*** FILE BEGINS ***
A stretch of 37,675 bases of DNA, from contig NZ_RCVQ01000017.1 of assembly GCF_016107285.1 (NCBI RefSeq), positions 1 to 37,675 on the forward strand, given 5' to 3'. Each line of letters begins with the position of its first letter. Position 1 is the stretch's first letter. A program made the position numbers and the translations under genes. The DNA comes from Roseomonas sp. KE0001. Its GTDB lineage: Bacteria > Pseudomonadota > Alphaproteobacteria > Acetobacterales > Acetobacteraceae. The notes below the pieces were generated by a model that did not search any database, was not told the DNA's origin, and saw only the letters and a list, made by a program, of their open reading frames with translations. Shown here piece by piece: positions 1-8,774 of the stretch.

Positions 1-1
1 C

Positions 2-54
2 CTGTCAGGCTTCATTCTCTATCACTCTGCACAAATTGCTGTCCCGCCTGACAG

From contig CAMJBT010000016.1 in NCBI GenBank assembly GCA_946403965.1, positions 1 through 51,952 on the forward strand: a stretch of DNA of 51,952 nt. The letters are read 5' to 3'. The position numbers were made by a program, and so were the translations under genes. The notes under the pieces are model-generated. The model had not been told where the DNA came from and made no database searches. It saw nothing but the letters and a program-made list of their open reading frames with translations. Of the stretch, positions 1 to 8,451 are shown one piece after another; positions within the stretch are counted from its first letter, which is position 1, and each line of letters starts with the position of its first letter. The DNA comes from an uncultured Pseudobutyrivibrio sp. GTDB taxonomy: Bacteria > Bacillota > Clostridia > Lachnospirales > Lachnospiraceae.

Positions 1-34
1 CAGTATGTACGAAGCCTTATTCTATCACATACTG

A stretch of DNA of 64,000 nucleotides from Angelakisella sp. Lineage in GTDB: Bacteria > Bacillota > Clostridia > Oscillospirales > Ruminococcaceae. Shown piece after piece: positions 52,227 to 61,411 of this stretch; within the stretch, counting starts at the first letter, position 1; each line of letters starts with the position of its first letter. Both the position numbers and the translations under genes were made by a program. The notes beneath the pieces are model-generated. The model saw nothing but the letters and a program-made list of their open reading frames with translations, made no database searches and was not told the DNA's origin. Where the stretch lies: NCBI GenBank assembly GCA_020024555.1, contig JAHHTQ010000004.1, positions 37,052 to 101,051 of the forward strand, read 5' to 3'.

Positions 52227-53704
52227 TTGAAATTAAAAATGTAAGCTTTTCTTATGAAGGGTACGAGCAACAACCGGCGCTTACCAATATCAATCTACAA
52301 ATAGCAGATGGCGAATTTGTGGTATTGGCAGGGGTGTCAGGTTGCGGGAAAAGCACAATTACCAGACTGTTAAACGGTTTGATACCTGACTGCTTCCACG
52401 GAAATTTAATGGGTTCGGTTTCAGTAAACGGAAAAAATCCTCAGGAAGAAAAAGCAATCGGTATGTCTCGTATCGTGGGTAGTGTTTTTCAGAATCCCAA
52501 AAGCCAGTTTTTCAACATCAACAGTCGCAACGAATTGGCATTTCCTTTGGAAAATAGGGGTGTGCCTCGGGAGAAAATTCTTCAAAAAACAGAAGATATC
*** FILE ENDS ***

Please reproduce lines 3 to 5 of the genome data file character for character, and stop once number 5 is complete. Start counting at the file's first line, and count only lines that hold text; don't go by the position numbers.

1 C

Positions 2-54
2 CTGTCAGGCTTCATTCTCTATCACTCTGCACAAATTGCTGTCCCGCCTGACAG